On April 28, Rocky Point travels to Harborfields (6-2 in Division II) at 4 p.m., while Shoreham-Wading River hosts Hauppauge (4-4 in Division II) at 4 p.m.

Although Rocky Point is still without its leading goal scorer in freshman midfielder Brianna Carrasquillo, who netted 34 goals in eight games this season, head coach Dan Spallina is looking forward to where his young team is taking him.

“This group is young, energetic, and there’s such a bond between them,” he said. “As a coach who’s been doing this for a long time, it’s something you can’t bring to the girls. They have to have it on their own, and they do. We’ve been talking about leadership and we’ve been talking about heart and for Maddie Sanchez to take that one-on-one and beat out a girl that should be up for All-American speaks to the type of player that she is. She’s kind of a pass-first kind of girl, but she deserves it. She deserves a win like this. They all do.”

Sills Gully Beach scattered with litter. File photo

Federal dollars are giving Sills Gully Beach and Gully Landing face-lifts.

U.S. Rep. Lee Zeldin (R-Shirley) announced that Brookhaven Town will receive $2,275,000 in federal funding to repair Sills Gully Beach in Shoreham and the town’s Gully Landing Road drainage facility in Miller Place, which were severely damaged due to high winds, heavy rains and the tidal surge during both Hurricane Irene in 2011 and Hurricane Sandy in 2012.

“Working closely with the Brookhaven Town finance department, Brookhaven highway department, Federal Emergency Management Agency and the New York State department of homeland security, my staff and I were able to successfully expedite the necessary federal funding to make critical repairs to Sills Gully Beach and Gully Landing Drainage Facility,” said Zeldin, who is a member of the House of Representatives’ transportation and infrastructure committee, in a press release. “As a result, Brookhaven Town will now be able to make renovations to protect, restore and strengthen the beach, so that Long Islanders can enjoy its beauty for generations to come.”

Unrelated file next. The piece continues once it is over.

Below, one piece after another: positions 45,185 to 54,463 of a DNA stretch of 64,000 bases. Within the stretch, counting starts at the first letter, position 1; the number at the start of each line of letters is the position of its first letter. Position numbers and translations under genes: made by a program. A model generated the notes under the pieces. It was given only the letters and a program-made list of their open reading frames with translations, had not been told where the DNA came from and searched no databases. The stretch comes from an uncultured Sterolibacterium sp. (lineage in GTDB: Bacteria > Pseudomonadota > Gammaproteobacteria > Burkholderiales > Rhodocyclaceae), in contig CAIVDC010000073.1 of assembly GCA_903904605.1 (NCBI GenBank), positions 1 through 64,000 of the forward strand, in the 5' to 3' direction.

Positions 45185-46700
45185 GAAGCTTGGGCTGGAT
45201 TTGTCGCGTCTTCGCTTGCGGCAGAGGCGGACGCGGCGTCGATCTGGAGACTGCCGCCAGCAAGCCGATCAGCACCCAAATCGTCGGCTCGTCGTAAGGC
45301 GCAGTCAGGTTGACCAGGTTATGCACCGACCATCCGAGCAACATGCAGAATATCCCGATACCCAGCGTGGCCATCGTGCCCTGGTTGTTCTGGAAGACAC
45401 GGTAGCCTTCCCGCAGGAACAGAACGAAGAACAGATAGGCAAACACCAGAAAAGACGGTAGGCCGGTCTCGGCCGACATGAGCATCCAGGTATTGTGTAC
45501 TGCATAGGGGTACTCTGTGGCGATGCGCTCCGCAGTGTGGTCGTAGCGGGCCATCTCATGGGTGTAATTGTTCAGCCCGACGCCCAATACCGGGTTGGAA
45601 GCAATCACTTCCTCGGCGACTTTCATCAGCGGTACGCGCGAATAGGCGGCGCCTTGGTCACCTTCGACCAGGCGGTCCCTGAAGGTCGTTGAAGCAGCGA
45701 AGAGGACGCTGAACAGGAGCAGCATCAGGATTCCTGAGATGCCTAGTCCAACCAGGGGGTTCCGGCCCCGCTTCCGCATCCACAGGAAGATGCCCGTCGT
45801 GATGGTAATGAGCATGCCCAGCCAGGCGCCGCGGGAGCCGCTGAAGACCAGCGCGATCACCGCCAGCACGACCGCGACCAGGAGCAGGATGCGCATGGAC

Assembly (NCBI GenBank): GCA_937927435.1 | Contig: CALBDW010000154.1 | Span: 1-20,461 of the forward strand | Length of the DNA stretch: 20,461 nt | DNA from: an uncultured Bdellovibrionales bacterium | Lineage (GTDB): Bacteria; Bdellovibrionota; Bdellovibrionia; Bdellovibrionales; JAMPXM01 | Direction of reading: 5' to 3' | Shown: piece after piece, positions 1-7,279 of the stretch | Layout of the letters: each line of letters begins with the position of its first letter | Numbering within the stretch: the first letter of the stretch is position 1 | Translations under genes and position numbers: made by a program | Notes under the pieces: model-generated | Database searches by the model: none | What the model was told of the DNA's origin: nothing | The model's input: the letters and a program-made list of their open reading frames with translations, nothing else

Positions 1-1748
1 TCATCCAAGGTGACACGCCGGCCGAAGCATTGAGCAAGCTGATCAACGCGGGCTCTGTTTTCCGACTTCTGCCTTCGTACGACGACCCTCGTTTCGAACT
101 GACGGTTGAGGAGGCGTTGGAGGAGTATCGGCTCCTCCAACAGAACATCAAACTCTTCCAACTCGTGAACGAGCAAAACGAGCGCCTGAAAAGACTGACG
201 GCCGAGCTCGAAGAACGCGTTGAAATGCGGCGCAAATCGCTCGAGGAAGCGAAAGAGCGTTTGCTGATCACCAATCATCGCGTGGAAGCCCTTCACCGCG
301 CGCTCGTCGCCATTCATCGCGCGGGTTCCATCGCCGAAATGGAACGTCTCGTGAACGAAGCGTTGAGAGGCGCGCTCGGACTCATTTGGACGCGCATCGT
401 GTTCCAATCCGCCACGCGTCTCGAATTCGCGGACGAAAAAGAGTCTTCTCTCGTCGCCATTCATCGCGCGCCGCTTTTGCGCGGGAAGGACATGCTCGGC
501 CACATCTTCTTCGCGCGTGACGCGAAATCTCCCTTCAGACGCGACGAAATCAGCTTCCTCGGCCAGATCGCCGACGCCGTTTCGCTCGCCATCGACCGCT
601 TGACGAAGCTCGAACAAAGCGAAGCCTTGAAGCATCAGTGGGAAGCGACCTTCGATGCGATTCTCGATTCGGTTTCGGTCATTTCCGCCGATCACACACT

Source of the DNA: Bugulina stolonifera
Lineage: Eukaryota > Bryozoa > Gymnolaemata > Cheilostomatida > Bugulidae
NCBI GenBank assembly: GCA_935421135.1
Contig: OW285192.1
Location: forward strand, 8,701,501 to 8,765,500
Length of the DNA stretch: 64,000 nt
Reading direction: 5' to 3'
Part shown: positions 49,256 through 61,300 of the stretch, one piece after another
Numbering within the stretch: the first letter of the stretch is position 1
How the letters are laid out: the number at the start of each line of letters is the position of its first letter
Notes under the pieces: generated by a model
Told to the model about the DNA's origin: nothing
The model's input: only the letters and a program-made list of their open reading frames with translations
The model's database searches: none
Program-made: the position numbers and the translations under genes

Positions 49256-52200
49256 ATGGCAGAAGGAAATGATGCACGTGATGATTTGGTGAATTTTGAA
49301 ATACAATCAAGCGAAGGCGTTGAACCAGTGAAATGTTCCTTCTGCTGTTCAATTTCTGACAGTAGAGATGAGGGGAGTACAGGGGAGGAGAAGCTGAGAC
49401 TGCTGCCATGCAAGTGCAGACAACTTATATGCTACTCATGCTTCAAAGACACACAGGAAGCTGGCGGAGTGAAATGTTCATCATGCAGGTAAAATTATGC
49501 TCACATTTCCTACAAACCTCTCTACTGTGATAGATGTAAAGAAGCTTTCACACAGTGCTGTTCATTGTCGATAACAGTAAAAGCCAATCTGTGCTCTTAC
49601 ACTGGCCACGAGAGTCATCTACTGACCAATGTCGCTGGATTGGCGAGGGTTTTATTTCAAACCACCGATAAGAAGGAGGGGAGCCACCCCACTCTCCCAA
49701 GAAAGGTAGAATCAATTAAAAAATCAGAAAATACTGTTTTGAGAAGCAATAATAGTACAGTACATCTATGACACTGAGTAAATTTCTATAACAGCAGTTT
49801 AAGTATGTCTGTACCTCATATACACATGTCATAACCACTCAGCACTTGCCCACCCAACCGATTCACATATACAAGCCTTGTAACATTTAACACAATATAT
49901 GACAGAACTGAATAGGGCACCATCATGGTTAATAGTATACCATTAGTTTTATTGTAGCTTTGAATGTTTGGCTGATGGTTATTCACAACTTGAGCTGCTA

The funding will be used to repair and reinforce the bluffs by installing a bulkhead. According to town Supervisor Ed Romaine (R), the drainage systems and shoreline protection at the locations had been so severely damaged that it was no longer serving its primary function.

Hurricane Sandy “was not only a South Shore event — our North Shore communities were affected as well, and Sills Gully Beach and Gully Landing Road were particularly hit hard,” he said. “I thank Congressman Zeldin for securing the funds so we can finally begin work to repair the damage so residents can once again safely enjoy this popular recreation spot.”

The funding will also be used to upgrade the existing stormwater drainage system.

“We were able to finally cut through the bureaucratic red tape after years of inaction and allocate the necessary federal funding to modernize our stormwater infrastructure and repair badly eroded bluffs, protecting the endangered surface waters of the Long Island Sound,” town Highway Superintendent Dan Losquadro (R) said. “Shoreline protection projects such as these are critical in our efforts to maintain our shoreline and ensure its resilience.”

The federal grant was secured through FEMA. The funding is being provided under authority of Section 406 of the Robert T. Stafford Act and will be granted directly to New York State.

“I appreciate the hard work of Congressman Zeldin, the Town of Brookhaven, the highway department and Councilwoman Jane Bonner [R] have done for our community to get this project approved,” said Marc Mazza, a board member of the Miller Place Park Homeowners Association. “I offer my heartfelt thanks.”